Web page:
14 DECEMBER

COLONIAL TROOPS SLAUGHTER HUNDREDS IN NATAL

[ 14 December 1873 ]

On 14 December 1873, John Colenso, the Bishop of Natal, wrote a letter to Frederick Chesson, the secretary of the London Aborigines Protection Society. He informed him that colonial troops had killed ‘hundreds of (Hlubi) men’ and that ‘hundreds of women and children’ had been taken prisoner, adding that a proclamation had been ‘announced that these (prisoners) were all to be distributed over the colony to white people who would apply for them as servants.’1

ATTLEE MISLEADS PARLIAMENT OVER U.S. NUCLEAR BASES IN THE U.K.

[ 14 December 1950 ]

Today in 1950, Prime Minister Clement Attlee had just returned from a meeting in Washington, DC, with President Truman.

BRITAIN BLOCKS SFO INVESTIGATION INTO HUGE BRIBES PAID TO SAUDI PRINCE

Tony Blair (Remy Steinegger – World Economic Forum – CC BY-SA 2.0 via Wikimedia) and Prince Bandar bin Sultan (Photo – Office of the President of Russia – CC License)

[ 14 December 2006 ]

On 14 December 2006, the Attorney General Lord Goldsmith announced that it was not in the public interest for the Serious Fraud Office to continue its investigation into allegations of enormous bribes paid to Saudi officials and royals to secure an arms deal described in the Financial Times as ‘the biggest UK sale ever of anything to anyone.’1 Sir Richard Evans, who was until 2004 chairman of BAE Systems, the biggest British contractor involved, had even gone as far as swallowing sheep’s eyeballs to impress his Saudi guests.2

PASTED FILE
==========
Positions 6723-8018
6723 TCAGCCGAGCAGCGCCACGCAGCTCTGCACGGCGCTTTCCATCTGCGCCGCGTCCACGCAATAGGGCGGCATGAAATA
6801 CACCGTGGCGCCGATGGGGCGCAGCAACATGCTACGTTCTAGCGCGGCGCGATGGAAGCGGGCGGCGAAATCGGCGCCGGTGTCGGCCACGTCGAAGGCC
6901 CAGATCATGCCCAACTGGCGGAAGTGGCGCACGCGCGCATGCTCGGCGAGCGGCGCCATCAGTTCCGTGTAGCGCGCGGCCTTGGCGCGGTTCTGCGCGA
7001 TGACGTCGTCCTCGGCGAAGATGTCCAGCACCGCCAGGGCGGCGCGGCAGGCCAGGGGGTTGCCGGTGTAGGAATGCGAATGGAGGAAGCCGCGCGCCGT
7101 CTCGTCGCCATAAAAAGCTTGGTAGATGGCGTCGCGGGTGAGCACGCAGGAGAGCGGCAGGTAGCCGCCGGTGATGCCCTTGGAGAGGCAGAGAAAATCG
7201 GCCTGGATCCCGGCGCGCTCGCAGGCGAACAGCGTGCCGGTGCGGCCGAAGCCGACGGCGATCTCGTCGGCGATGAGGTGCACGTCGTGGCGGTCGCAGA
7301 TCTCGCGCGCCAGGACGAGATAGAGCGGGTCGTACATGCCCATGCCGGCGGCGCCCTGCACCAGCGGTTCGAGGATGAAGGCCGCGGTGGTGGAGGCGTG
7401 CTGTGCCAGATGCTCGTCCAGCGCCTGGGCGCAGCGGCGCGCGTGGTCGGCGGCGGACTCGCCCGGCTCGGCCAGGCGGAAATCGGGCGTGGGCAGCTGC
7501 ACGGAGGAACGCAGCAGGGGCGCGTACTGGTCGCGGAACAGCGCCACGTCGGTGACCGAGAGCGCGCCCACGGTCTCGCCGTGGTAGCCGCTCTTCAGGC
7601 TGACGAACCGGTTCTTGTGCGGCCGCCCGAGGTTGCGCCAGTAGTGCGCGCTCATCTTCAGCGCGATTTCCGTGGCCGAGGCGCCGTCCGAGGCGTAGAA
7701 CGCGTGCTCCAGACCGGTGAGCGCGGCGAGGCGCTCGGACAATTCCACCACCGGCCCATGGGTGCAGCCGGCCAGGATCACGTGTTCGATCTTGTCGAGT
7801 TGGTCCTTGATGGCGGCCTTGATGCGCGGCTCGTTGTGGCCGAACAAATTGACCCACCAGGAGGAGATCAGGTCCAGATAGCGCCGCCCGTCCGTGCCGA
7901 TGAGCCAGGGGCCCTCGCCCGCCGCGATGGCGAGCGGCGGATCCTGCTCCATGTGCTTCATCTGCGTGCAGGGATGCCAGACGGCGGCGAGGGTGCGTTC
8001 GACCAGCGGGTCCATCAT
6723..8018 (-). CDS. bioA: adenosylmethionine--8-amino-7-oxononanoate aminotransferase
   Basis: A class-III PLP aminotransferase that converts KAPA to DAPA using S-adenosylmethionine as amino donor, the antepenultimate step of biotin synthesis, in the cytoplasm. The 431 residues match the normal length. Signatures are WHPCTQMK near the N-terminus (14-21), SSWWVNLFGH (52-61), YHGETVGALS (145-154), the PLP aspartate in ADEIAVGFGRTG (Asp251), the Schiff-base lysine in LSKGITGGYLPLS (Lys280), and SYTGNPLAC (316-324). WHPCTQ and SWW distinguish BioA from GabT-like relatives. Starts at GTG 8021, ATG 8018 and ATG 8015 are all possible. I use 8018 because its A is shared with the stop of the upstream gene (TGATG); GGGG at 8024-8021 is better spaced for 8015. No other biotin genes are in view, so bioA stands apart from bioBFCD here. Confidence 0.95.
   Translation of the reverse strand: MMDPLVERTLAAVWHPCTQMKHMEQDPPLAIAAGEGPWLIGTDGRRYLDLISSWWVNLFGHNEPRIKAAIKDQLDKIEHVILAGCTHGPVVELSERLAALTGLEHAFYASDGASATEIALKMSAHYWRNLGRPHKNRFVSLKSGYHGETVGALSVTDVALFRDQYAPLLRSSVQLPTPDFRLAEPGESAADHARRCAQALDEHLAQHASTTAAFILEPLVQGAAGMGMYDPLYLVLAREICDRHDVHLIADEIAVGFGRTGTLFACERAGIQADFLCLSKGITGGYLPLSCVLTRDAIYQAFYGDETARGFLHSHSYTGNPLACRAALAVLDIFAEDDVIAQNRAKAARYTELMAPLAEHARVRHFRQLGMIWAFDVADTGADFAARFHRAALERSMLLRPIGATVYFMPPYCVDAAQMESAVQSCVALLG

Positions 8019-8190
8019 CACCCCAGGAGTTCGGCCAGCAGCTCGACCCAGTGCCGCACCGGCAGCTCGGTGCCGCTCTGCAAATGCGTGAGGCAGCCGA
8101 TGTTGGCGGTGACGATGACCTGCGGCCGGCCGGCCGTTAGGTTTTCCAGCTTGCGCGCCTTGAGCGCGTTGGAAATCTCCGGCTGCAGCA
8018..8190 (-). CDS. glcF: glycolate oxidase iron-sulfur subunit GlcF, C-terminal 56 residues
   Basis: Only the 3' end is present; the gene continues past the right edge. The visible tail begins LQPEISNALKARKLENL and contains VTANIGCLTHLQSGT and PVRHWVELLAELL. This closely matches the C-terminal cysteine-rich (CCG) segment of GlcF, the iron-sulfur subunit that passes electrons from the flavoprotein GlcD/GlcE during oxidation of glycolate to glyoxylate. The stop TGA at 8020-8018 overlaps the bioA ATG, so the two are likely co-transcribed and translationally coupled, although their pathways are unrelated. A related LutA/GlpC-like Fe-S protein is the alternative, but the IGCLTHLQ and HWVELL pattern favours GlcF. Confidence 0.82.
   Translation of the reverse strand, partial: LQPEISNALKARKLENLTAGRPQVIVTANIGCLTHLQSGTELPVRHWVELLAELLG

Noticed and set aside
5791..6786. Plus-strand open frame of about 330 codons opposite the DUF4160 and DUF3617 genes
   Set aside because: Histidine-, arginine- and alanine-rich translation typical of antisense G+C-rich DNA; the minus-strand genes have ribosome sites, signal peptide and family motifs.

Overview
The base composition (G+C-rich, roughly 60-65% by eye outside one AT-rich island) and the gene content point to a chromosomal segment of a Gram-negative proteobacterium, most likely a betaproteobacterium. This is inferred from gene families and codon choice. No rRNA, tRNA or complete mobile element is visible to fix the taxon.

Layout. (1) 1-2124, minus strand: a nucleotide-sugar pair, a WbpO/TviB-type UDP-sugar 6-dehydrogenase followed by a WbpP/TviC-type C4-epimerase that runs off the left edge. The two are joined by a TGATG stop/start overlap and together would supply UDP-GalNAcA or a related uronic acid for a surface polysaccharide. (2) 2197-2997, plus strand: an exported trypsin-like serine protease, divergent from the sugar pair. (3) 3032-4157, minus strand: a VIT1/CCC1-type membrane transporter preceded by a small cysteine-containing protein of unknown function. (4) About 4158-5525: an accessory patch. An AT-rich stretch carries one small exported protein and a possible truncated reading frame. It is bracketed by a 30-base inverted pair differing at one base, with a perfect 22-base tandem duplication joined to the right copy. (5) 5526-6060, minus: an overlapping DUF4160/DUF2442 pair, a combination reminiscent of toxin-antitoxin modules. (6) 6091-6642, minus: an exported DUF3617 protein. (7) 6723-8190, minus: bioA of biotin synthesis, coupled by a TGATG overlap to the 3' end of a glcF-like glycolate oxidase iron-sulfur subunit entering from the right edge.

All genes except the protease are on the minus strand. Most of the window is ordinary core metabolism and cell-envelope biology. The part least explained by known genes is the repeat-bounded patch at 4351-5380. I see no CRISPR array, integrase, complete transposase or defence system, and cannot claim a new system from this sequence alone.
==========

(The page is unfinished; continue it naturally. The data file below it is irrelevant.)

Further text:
The alleged fraud was on a massive scale with BBC’S Panorama Programme claiming that one Saudi prince alone, ex Saudi ambassador to Washington Bandar bin Sultan, had received bribes which amounted to more than one billion pounds.3 Prime Minister Tony Blair defended his Attorney General’s decision repeating the mantra that the investigation was ‘against the national interest.’ In the United States, the Department of Justice, which had greater freedom from executive control and meddling, launched its own investigation into a US bank through which BAE Systems had funneled payments to Prince Bandar and the company was compelled, under a plea bargain, to pay a $400 million fine.

FOOTNOTES

  1. The Financial Times cited in Lewis Page, Lions, Donkeys and Dinosaurs: Waste and Blundering in the Military, Arrow Books, London, 2007, p. 246. See also Hansard, BAE Systems: Al Yamamah Contract: Statement by the Attorney General Lord Goldsmith, 14 December 2006, accessed online at url https://publications.parliament.uk/pa/ld200607/ldhansrd/text/61214-0014.htm
  2. Terry Macalister, ‘Profile: Sir Dick Evans, BAE Chairman,’ The Guardian, 5 February 2010 accessed online at url https://www.theguardian.com/world/2010/feb/05/dick-evans-bae-arms-deal
  3. ‘David Leigh and Rob Evans, ‘BAE accused of secretly paying £1bn to Saudi prince,’ The Guardian, 7 June 2007, accessed at url https://www.theguardian.com/world/2007/jun/07/bae1 and ‘UK arms dealer secretly paid Saudi prince £2bn: BBC,’ CBC News, 7 June 2007, accessed online at url https://www.cbc.ca/news/world/u-k-arms-dealer-secretly-paid-saudi-prince-2b-bbc-1.639488

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